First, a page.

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    A nice looking amp. Where did you get the tag board from?

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    Bent Member Chuck H's Avatar
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    I looked at your pics and I think I see what looks like a "rectifier" part, rather than the more typical rectifier found in guitar amps which would be constructed from individual diodes. So I can't tell if your rectifier is a full wave or bridge type. I'll guess it's a full wave by your voltages. You can probably gain about 25V by changing to a bridge rectifier. At these lower voltages the amp might become too loose and lack dynamics if you added power supply sag, so I'd skip that. IMHO 6V6's sound especially good below 350Vp. If you like the tone don't change the transformer. Maybe experiment with the rectifier just because you can without much trouble.

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    "In fact when I run into problems working on electronic circuirts, there are so many times that when I finally track it down, the source of the problem is located between my soldering iron and my seat." SoulFetish

    "Now get off my lawn with your silicooties and boom-chucka speakers and computers masquerading as amplifiers" Justin Thomas

    "Being born on third base and thinking that you must have hit a triple is pure delusion!" Steve A

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    Quote Originally Posted by Chuck H View Post
    I looked at your pics and I think I see what looks like a "rectifier" part, rather than the more typical rectifier found in guitar amps which would be constructed from individual diodes. So I can't tell if your rectifier is a full wave or bridge type. I'll guess it's a full wave by your voltages. You can probably gain about 25V by changing to a bridge rectifier. At these lower voltages the amp might become too loose and lack dynamics if you added power supply sag, so I'd skip that. IMHO 6V6's sound especially good below 350Vp. If you like the tone don't change the transformer. Maybe experiment with the rectifier just because you can without much trouble.
    I seem to have sparked a bit more interest after my comments about the low B+ supply. First off, regarding the rectifier, it is in fact a bridge in there already. Quite small I know but seems to do the job. I am quite pleased with the sound at this time so probably would not be too wise to make drastic changes. One tweek which did improve things was changing the first coupling cap on the bright channel for a 0.022uF. I used a nice NOS Wima in there and it has certainly tamed much of the boomy bass which the 5E3 is known to suffer from. I have tried to use vintage parts where I can for this build so its vintage caps and carbon comp resistors all the way! A bit of extra smoothing in the power supply will be coming soon as I've only got 10uF in the main B+ position at the mo.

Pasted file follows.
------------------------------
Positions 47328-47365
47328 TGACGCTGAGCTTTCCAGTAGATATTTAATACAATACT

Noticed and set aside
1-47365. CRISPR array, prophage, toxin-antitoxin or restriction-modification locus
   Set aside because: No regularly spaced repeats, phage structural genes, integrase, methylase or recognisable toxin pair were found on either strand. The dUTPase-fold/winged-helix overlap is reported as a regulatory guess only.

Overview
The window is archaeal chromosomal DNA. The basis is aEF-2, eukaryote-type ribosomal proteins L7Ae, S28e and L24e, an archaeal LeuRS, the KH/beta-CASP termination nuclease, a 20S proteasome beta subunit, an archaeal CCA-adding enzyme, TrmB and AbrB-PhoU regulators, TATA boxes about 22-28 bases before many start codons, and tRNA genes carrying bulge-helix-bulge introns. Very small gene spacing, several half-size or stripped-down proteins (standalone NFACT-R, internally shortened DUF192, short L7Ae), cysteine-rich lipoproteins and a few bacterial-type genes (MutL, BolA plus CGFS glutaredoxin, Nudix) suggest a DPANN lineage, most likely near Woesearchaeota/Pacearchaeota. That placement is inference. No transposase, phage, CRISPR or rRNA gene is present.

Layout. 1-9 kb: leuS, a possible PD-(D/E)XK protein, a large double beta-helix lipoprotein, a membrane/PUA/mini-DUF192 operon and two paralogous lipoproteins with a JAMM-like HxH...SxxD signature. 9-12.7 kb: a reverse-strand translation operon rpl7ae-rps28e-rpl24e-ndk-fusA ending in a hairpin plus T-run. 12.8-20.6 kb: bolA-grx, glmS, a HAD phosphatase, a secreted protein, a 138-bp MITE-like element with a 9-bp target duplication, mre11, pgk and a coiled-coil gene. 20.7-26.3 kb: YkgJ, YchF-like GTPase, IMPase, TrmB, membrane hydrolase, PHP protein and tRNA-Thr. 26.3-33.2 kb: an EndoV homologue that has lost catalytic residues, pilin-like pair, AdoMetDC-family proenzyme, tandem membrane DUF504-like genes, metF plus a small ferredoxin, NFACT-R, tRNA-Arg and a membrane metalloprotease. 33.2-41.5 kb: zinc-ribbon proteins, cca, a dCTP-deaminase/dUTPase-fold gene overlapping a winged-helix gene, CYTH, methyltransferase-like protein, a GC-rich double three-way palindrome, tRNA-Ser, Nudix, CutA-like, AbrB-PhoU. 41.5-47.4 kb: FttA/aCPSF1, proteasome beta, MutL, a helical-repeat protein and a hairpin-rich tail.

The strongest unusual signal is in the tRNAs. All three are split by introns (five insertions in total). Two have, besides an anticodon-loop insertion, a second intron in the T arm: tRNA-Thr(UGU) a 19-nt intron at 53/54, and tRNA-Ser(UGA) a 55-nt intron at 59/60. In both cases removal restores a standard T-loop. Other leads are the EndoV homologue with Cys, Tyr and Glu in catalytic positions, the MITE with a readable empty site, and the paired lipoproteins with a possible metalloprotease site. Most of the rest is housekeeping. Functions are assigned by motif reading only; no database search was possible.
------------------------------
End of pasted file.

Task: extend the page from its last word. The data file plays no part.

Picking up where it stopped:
Regarding the tag board, thanks for the compliment but I could not say where it comes from. It was just one I had in the spares box which I had picked up from somewhere.

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    Bent Member Chuck H's Avatar
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    The lower volts aren't a problem for tone as long as the rest of the circuit is tweaked around that aspect of the circuit. Decreasing the value of the first filter was a good start. The lower volts will likely present less apparent treble dynamics, making the amp seem dull. Add farty bass and it's a problem. Try decreasing the value of the HV rail preamp resistor (schematic shows 22k). Increasing preamp volts closer (or even above) stock specs can liven things up if you feel the need. And do increase the main power supply filter/reservoir cap. Go a little higher than stock, like 68uf or even 100uf. This will give the bottom end a little more clarity and authority.

    Just some useful stuff when an amp has low-ish B+. At your discretion of course.

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    "In fact when I run into problems working on electronic circuirts, there are so many times that when I finally track it down, the source of the problem is located between my soldering iron and my seat." SoulFetish

    "Now get off my lawn with your silicooties and boom-chucka speakers and computers masquerading as amplifiers" Justin Thomas

    "Being born on third base and thinking that you must have hit a triple is pure delusion!" Steve A

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    Just a quick update. Thanks for all the replies so far. I have been working on the amp this week. New work done is
    a)Labels for control panel (good old dymo tape strikes again!) see attached pic.
    b)Extra filtering for main B+ supply - now 20uF.
    c)Volume pots changed to log type - now improved control of output sound.
    I must admit I am surprised at how loud the amp is when cranked up - it really shakes the windows at its meagre 12 watts or whatever! I am pretty happy with it for now anyway so will probably leave it over the summer and then try some more tweaks later.
    Attached Thumbnails Attached Thumbnails Click image for larger version. 

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    Senior Member CharlieP's Avatar
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    Quote Originally Posted by soundguruman View Post
    I am building Marshall 2204 in a Hot Rod Deluxe Cab, I had the same inspirations.

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    Good way to fix a HRDx!

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    CharlieP